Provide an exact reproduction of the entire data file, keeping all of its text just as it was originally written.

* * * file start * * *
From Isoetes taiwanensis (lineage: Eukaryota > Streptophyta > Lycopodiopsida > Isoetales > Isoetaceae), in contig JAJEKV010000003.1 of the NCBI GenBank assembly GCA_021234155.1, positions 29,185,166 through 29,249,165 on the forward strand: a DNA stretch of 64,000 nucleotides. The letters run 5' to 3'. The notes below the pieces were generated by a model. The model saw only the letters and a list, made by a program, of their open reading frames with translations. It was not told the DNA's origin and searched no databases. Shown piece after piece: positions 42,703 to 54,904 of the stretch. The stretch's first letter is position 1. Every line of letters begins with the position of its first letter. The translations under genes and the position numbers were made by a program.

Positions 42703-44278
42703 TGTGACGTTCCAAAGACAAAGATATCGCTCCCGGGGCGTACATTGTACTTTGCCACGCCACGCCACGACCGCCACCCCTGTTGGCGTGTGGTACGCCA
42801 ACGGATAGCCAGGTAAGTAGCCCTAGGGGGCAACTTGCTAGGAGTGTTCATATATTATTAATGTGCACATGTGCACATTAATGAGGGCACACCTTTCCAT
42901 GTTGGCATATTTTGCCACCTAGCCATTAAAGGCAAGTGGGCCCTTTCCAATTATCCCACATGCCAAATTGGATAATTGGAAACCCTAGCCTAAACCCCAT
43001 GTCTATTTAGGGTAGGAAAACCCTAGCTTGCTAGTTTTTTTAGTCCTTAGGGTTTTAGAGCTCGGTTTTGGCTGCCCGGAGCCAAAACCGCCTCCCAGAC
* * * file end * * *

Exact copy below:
From Isoetes taiwanensis (lineage: Eukaryota > Streptophyta > Lycopodiopsida > Isoetales > Isoetaceae), in contig JAJEKV010000003.1 of the NCBI GenBank assembly GCA_021234155.1, positions 29,185,166 through 29,249,165 on the forward strand: a DNA stretch of 64,000 nucleotides. The letters run 5' to 3'. The notes below the pieces were generated by a model. The model saw only the letters and a list, made by a program, of their open reading frames with translations. It was not told the DNA's origin and searched no databases. Shown piece after piece: positions 42,703 to 54,904 of the stretch. The stretch's first letter is position 1. Every line of letters begins with the position of its first letter. The translations under genes and the position numbers were made by a program.

Positions 42703-44278
42703 TGTGACGTTCCAAAGACAAAGATATCGCTCCCGGGGCGTACATTGTACTTTGCCACGCCACGCCACGACCGCCACCCCTGTTGGCGTGTGGTACGCCA
42801 ACGGATAGCCAGGTAAGTAGCCCTAGGGGGCAACTTGCTAGGAGTGTTCATATATTATTAATGTGCACATGTGCACATTAATGAGGGCACACCTTTCCAT
42901 GTTGGCATATTTTGCCACCTAGCCATTAAAGGCAAGTGGGCCCTTTCCAATTATCCCACATGCCAAATTGGATAATTGGAAACCCTAGCCTAAACCCCAT
43001 GTCTATTTAGGGTAGGAAAACCCTAGCTTGCTAGTTTTTTTAGTCCTTAGGGTTTTAGAGCTCGGTTTTGGCTGCCCGGAGCCAAAACCGCCTCCCAGAC